A new transistor with an atomically thin current-carrying channel that operates at ultralow supply voltages has been unveiled by a team of researchers in the US. The new device, which is made from a 2D semiconducting crystal and a bulk germanium substrate, can be switched on at just 0.1 V. It could be used to create extremely dense and lower-power integrated circuits, and could also form the basis of ultrasensitive sensors of biological molecules.
Field-effect transistors (FETs) are the workhorses of modern-day electronics, and the size of FETs have been decreasing steadily over the last few decades – allowing more and more devices to be packed onto computer chips. However, this relentless downsizing cannot go on forever, and chip designers are running into major difficulties. One challenge on the horizon is that the switching of conventional FETs is limited by a quantity known as “sub-threshold swing” that cannot be lower than 60 mV per decade of drain current at room temperature. This puts a lower limit on the supply voltage required to operate the FET, which makes it difficult to create the low-power devices needed for the denser chips of the future.
The tunnel field-effect transistor (TFET) is a new type of device that works by controlling the amount of current that can quantum-mechanically tunnel through a potential barrier. In contrast, a conventional FET involves the current being thermally excited over a potential barrier. This difference means that TFETs can have sub-threshold swing values lower than 60 mV per decade.
Now, Kaustav Banerjee and colleagues at the University of California, Santa Barbara, and Rice University have developed TFETs made from bilayer molybdenum disulphide and bulk germanium that have a sub-threshold swing of 31.1 mV per decade of drain current at room temperature. This makes the device a very good contender for making practical transistors that operate with supply voltages as low as 0.1 V. Such devices would require 90% less power to run compared with conventional FETs.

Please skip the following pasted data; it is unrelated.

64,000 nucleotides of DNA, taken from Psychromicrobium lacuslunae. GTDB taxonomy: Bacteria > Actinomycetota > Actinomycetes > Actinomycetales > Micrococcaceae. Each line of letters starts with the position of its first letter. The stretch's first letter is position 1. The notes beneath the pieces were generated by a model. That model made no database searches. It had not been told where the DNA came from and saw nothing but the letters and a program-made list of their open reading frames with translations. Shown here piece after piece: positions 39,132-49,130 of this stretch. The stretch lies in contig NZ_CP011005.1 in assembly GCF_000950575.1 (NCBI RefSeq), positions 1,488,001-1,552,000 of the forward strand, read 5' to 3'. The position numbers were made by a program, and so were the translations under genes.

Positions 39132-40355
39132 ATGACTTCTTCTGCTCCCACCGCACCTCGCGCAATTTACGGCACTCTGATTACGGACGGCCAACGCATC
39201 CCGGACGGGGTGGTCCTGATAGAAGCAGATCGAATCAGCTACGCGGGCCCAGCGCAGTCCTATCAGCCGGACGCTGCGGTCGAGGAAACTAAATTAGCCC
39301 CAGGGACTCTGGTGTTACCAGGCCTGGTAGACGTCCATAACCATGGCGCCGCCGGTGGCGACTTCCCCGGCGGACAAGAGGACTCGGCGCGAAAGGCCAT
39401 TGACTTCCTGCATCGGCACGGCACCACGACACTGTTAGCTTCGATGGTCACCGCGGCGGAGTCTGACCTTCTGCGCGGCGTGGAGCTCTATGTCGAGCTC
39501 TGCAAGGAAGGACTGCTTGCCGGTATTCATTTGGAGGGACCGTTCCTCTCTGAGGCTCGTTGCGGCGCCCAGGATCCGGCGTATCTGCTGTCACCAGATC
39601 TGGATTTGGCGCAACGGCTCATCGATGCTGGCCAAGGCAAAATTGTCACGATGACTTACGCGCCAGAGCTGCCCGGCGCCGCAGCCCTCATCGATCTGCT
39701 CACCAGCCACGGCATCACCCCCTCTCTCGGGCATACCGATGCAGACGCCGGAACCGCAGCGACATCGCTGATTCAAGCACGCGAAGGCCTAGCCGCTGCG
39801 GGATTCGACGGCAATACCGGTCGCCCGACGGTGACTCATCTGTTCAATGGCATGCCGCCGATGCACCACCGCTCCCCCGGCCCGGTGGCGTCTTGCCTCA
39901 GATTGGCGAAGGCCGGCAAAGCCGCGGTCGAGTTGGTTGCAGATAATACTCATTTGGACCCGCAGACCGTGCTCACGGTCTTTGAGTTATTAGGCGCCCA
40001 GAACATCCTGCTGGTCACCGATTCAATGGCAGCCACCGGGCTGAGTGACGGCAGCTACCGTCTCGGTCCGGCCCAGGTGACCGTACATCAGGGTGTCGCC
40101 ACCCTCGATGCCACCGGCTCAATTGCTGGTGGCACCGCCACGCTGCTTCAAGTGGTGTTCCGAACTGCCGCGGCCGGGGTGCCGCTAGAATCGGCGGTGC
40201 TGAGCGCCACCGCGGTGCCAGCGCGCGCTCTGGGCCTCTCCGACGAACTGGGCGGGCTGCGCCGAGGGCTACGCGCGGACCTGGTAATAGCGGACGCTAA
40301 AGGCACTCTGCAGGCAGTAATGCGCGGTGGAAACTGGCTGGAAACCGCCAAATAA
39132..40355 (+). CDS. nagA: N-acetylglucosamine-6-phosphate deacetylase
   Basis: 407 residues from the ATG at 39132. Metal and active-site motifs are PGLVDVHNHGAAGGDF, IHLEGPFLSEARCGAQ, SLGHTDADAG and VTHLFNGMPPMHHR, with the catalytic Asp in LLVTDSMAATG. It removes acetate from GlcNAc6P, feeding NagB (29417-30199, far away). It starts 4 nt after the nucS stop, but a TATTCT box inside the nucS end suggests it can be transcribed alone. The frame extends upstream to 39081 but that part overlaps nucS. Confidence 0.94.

Dubbed the atomically and layered semiconducting channel TFET (ATLAS-TFET), the new device uses highly doped germanium as its source electrode. The current-carrying channel is an extremely thin (1.3 nm) layer of molybdenum sulphide just two molecules thick. Resembling graphene, molybdenum sulphide is a semiconductor that occurs in sheets one molecule thick. The resulting layered device has a strain-free interface, a low barrier for current-carrying electrons to tunnel through, and a large tunnelling area – which are all desirable properties for TFETs.
On the road map
The International Technology Roadmap for Semiconductors (ITRS) has called on researchers to develop devices with sub-threshold swing values lower than 60 mV per decade, over four decades of current. The only experimental TFET made so far to meet this criterion relies on nanowire structures, which are difficult to produce and manipulate.
“Our ATLAS-TFET is the first TFET with in-planar architecture to satisfy the ITRS prescription and, as such, might be used in the development of next-generation ultralow-power integrated electronics and ultrasensitive sensors,” say Banerjee and colleagues.
Creating a sensor from the ATLAS-TFET involves removing the gate junction and placing receptor molecules on the molybdenum-sulphide channel. When a molecule of interest binds to a receptor, it changes the current flowing through the channel – thus signalling the presence of the molecules, even at tiny concentrations.
The thin-channel TFET is described in Nature.